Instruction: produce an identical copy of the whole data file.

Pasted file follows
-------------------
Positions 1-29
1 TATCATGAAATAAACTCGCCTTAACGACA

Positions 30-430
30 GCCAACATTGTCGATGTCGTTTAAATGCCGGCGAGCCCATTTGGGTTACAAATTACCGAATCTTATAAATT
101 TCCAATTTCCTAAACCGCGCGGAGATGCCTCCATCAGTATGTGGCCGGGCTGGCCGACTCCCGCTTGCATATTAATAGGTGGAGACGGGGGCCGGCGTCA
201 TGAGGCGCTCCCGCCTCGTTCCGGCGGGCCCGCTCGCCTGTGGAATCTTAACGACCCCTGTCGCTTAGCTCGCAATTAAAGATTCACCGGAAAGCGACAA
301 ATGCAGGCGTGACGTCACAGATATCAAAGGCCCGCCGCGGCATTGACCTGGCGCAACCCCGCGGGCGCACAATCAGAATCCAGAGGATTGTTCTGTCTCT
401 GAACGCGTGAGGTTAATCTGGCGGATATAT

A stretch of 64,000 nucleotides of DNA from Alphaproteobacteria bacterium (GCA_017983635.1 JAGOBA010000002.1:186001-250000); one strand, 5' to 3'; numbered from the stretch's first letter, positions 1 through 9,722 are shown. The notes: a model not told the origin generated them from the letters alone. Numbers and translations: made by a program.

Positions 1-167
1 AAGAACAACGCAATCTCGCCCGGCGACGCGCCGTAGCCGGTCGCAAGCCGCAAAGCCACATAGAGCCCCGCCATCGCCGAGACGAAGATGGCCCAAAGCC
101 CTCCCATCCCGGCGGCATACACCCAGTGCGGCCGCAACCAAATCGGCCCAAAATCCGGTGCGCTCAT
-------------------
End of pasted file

Positions 1-29
1 TATCATGAAATAAACTCGCCTTAACGACA

Positions 30-430
30 GCCAACATTGTCGATGTCGTTTAAATGCCGGCGAGCCCATTTGGGTTACAAATTACCGAATCTTATAAATT
101 TCCAATTTCCTAAACCGCGCGGAGATGCCTCCATCAGTATGTGGCCGGGCTGGCCGACTCCCGCTTGCATATTAATAGGTGGAGACGGGGGCCGGCGTCA
201 TGAGGCGCTCCCGCCTCGTTCCGGCGGGCCCGCTCGCCTGTGGAATCTTAACGACCCCTGTCGCTTAGCTCGCAATTAAAGATTCACCGGAAAGCGACAA
301 ATGCAGGCGTGACGTCACAGATATCAAAGGCCCGCCGCGGCATTGACCTGGCGCAACCCCGCGGGCGCACAATCAGAATCCAGAGGATTGTTCTGTCTCT
401 GAACGCGTGAGGTTAATCTGGCGGATATAT

A stretch of 64,000 nucleotides of DNA from Alphaproteobacteria bacterium (GCA_017983635.1 JAGOBA010000002.1:186001-250000); one strand, 5' to 3'; numbered from the stretch's first letter, positions 1 through 9,722 are shown. The notes: a model not told the origin generated them from the letters alone. Numbers and translations: made by a program.

Positions 1-167
1 AAGAACAACGCAATCTCGCCCGGCGACGCGCCGTAGCCGGTCGCAAGCCGCAAAGCCACATAGAGCCCCGCCATCGCCGAGACGAAGATGGCCCAAAGCC
101 CTCCCATCCCGGCGGCATACACCCAGTGCGGCCGCAACCAAATCGGCCCAAAATCCGGTGCGCTCAT